The river was really high and I didn’t realize how high until now. The rock at Pass or Fail was at times completely under water as the river surged. At other times it was maybe a foot out of the water. I had seen this sight before – two years ago when I put on too high.
At this point my mental strength broke-down and I got really scared. I ran the entry ledge and wave train and eddied out above P/F. I began to portage, exercising the unacceptable “tweaker” mentallity, meaning I was unable to overcome my fears and control my mind. I told myself to stop. Put the boat down and run the rapid. If I couldn’t run this I had no business running what lay downstream.
So I went. My line couldn’t have been smoother. I went right the whole way. At the bottom I got really scared. Around the corner was Wasson’s Hole. The sight of my near drowning two years ago. And the level was the exact same. After scouting my fears were confirmed, the rapid looked terrifying. A 2/3 of the river wide ledge hole at the top all feeding left into the massive hole on the left. The only route through was to go left of the top hole and paddle hard right through a curler missing the hole by inches. I was terrified to try this again, as last time it didn’t work well. Not to mention this one rapid has been the most accident-prone sight on the Stikine (it nearly killed its namesake).
I knew what I had to do and I did it. I looked to Max and told him I had to go now. If I didn’t go I’d get inside my head and that would not be good. I got in my boat and charged. I got left on top of the curler, pulled a hard left sweep, and charged right. I was clear, safe and was never more stoked. All the drugs in the world couldn’t have gotten me as high as the feeling I had at the bottom. I was in my boat this time looking upstream as Max styled it as well.
Grinning from ear to ear we both took off downstream. For the first time on the trip I was running rapids I had never run before, only swam. I looked around stoked to be in my boat as we charged through the read and run to Site Zed.
We set up camp at Site Zed and portaged our boats sans-gear to the bottom. We placed several gauge markers to watch the flow, fearful if it were to rise we wouldn’t be able to make it through downstream.
At dinner, we carved our names into the bench around the campfire at Site Zed, seeing as there is no more chalkboard to right our names on.
As we fell asleep that night it was raining and I slept restlessly wondering what we would find when we woke up in the morning.
Saturday, September 1
When we awoke this morning the rain was still falling. Both Max and I lay in our tent dreading what we might find when we emerged to check the level. As we exited the tent and checked our gauges, our hearts leapt to see that the water had held steady all night despite the rain. The question now, was for how long? We decided rather than risk camping at beach camp and having the water spike to un-runnable levels on us, we would paddle all the way out today.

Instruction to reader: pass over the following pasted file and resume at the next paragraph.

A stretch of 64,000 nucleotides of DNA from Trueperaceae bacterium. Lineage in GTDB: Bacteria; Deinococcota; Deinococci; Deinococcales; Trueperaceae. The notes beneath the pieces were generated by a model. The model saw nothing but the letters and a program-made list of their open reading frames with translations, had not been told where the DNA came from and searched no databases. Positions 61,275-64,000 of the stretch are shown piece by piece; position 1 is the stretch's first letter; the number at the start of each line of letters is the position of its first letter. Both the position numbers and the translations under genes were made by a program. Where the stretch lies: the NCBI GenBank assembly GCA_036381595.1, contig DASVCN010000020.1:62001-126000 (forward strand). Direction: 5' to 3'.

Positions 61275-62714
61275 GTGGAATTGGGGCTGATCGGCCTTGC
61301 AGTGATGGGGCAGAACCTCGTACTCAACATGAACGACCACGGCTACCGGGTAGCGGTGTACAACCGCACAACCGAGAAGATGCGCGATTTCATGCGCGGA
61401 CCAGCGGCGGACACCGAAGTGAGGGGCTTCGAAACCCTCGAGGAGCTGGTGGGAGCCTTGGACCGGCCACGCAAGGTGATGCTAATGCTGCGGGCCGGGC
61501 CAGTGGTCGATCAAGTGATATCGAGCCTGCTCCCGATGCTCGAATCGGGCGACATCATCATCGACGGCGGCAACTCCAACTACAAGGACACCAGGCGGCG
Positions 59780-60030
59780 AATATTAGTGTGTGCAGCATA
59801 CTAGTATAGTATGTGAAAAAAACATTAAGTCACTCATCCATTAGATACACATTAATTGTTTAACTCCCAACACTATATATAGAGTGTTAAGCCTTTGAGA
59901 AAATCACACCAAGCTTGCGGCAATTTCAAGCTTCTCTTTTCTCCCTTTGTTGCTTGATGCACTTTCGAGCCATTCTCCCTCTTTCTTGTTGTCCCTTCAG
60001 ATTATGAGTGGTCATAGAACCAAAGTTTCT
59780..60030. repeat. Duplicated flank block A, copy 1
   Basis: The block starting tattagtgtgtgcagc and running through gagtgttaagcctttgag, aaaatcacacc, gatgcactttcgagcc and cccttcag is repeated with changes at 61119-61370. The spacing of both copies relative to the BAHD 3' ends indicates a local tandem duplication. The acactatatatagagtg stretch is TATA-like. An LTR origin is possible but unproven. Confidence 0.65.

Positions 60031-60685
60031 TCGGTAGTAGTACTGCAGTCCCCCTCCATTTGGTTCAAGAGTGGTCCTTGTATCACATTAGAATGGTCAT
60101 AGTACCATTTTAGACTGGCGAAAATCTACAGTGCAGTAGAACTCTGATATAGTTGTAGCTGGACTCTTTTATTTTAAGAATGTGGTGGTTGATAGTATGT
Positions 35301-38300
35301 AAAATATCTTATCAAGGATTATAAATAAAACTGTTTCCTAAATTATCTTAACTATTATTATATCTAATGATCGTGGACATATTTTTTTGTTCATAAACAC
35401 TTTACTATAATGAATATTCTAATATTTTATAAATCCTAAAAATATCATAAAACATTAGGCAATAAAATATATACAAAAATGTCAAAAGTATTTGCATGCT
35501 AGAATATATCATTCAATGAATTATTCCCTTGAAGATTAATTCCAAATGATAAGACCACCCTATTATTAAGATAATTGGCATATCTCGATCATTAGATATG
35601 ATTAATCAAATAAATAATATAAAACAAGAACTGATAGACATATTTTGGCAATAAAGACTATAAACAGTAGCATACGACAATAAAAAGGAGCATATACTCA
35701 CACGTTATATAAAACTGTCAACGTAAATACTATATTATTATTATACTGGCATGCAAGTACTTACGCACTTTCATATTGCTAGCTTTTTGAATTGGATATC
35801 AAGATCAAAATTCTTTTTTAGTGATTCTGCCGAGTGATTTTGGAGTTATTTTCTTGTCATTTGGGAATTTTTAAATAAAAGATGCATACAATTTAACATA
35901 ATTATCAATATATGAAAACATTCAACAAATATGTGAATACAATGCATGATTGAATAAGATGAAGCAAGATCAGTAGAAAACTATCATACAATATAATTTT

After a quick breakfast we packed up headed towards the Site-Zed ferry. Of all the ferries I’ve ever done this one scared me the most. Both Max and I seal launched in and paddled hard left clearing the wall and charging into the maw below. When we regrouped below our eyes were wide. That was the most challenging ferry we had ever done.
We continued on looking for the rapids known as AFP (Always a Fucking Problem) and the Wall. For several miles all we encountered was endless read and run class V through the narrowest section of the canyon. Walls towering 1000 feet overhead and, at times, no more than 30 feet wide.
It was incredible to be in that canyon running that much good whitewater. Finally we reached AFP and scouted quickly. Luckily our high flow had washed most of the rapid out into nothing more than a big wave-train. However, the entry move was gigantic. A huge curler crashed from right to left into a massive pourover on the left. We charged ahead into the pourover, boofing hard and clearing the hole.
Shortly downstream came the Wall. The Wall consists of three drops, the crux being in the middle. At these flows the first drop was a large wave-train feeding directly into the middle drop which was an exploding mess of holes, boils and crashing waves. Both Max and I went center-left and plowed through the mess. Both clear, we smiled and continued downstream towards Garden of the Gods 1 and Beach Camp, where we planned on eating a light snack and resting before the large committing rapids of the Day 3 narrows.
Garden of the Gods is a long, complex boulder garden that, at these flows, was terrifying. Finding our way through the maze, Max and I both fell blindly into several large crashing waves and holes.